What are some specific examples of how Gertrude in William Shakespeare's Hamlet is easily manipulated (quick re-marriage) and weak (lust for Claudius)?

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Lori Steinbach eNotes educator| Certified Educator

Your question is interesting because it assumes that Gertrude is weak and easily manipulated. While that case can be made, there is another way to think about Gertrude.

It is true that Gertrude was once very in love with her husband, at least according to Hamlet. He says:

Must I remember? why, she would hang on him,
As if increase of appetite had grown
By what it fed on....

But he adds:

and yet, within a month--
Let me not think on't--Frailty, thy name is woman!--
A little month, or ere those shoes were old
With which she follow'd my poor father's body,
Like Niobe, all tears:--why she, even she--
O, God! a beast, that wants discourse of reason,
Would have mourn'd longer--married with my uncle,
My father's brother, but no more like my father
Than I to Hercules: within a month:
Ere yet the salt of most unrighteous tears
Had left the flushing in her galled eyes,
She married. 

Hamlet is disgusted with Gertrude both because she married so quickly and because she married Claudius, an inferior man to her former husband, Hamlet's father. One way to see this hasty marriage is to assume Gertrude was weak enough to be manipulated by her former brother-in-law into marrying him. Another possibility, of course, is that the two of them were involved in some kind of relationship before King Hamlet died, which would explain her sudden willingness to marry Claudius.

Gertrude also seems weak and easily manipulated when Hamlet talks to her in her chamber after the play. He scolds her for choosing such a man:

A murderer and a villain;
A slave that is not twentieth part the tithe
Of your precedent lord; a vice of kings;
A cutpurse of the empire and the rule,
That from a shelf the precious diadem stole,
And put it in his pocket!

In the face of his anger, Gertrude admits that Hamlet is right and asks what she should do now. He tells her and asks her not to tell Claudius that he is feigning madness; but as soon as she sees Claudius, she immediately tells her new husband that Hamlet is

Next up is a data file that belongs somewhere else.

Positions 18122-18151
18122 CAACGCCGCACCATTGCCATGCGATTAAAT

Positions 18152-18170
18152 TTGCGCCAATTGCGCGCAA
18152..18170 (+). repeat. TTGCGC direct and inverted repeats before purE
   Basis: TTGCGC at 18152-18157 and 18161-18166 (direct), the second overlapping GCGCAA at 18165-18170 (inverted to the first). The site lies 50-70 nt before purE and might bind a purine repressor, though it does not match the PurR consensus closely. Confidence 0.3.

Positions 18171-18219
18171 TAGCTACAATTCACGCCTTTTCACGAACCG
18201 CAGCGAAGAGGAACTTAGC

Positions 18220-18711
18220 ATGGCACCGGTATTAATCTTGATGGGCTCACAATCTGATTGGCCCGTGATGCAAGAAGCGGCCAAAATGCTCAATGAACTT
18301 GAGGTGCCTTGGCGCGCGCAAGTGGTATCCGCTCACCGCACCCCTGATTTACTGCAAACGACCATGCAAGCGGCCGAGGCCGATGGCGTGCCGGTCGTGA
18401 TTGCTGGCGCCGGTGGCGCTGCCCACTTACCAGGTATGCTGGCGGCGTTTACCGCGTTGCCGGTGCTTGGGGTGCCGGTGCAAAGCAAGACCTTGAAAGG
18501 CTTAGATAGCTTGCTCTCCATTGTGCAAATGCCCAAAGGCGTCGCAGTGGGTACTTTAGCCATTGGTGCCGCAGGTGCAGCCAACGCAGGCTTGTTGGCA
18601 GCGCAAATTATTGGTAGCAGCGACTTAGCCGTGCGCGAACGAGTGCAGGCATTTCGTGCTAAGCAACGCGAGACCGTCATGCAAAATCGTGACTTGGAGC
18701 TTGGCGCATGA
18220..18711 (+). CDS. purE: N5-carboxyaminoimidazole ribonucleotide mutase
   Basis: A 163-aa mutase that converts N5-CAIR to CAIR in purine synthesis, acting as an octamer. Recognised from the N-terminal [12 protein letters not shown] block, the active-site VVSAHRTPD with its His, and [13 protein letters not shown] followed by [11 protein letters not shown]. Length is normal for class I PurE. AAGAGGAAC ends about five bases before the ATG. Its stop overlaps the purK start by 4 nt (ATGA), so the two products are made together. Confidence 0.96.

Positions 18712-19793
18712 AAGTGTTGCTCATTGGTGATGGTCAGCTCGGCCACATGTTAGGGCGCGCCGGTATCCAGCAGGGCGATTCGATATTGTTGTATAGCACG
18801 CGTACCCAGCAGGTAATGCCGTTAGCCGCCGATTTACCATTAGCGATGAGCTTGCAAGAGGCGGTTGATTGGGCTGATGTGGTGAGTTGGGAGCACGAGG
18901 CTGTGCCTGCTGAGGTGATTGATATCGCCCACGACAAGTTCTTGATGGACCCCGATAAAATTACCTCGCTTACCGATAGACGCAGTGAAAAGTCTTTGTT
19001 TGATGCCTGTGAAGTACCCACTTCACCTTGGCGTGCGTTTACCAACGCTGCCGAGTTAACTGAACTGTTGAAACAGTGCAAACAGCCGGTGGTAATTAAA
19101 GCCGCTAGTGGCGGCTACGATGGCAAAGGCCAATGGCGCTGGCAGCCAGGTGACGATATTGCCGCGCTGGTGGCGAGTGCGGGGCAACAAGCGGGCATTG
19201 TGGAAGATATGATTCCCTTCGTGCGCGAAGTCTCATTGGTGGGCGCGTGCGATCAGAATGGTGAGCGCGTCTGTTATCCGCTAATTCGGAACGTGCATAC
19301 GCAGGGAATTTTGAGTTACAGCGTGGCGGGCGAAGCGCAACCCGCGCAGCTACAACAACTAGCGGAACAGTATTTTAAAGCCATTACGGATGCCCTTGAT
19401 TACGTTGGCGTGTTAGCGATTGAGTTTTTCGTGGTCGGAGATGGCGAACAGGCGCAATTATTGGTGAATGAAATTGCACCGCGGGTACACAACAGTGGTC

Mad as the sea and wind, when both contend
Which is the mightier....

Gertrude then kind of tattles on Hamlet and tells Claudius that Hamlet killed Polonius. This suggests that Gertrude just said what Hamlet wanted to hear, but as soon as he is gone she demonstrates more allegiance to her new husband than to her son of thirty years.

Another way to look at this scene, however, is that Gertrude really does understand what a horrible thing she has done and now wants to do what is right; her words to Claudius are still in keeping with her promise not to tell her husband that Hamlet is only "mad in craft." In essence, she continues Hamlet's charade by agreeing that Hamlet is crazy.

When Claudius vows to send Hamlet away, Gertrude does nothing to stop him; perhaps this is an act of weakness, but it might also be her way of protecting her son from Claudius after Hamlet kills Polonius.

In the first act, when we meet Gertrude and Claudius for the first time, Gertrude seems to take her cues from Claudius, agreeing with him that Hamlet should cease his excessive mourning; again Gertrude seems to be choosing Claudius over Hamlet. In the final act, however, Gertrude speaks her own mind when Claudius tells her not to drink and says, "I will, my lord; I pray you, pardon me."

Because we have virtually no antecedent action about Gertrude and Claudius, we must examine what we see and hear. The evidence is, at times, conflicting. Is she a weak woman or a co-conspirator with Claudius who sees the errors of her ways?

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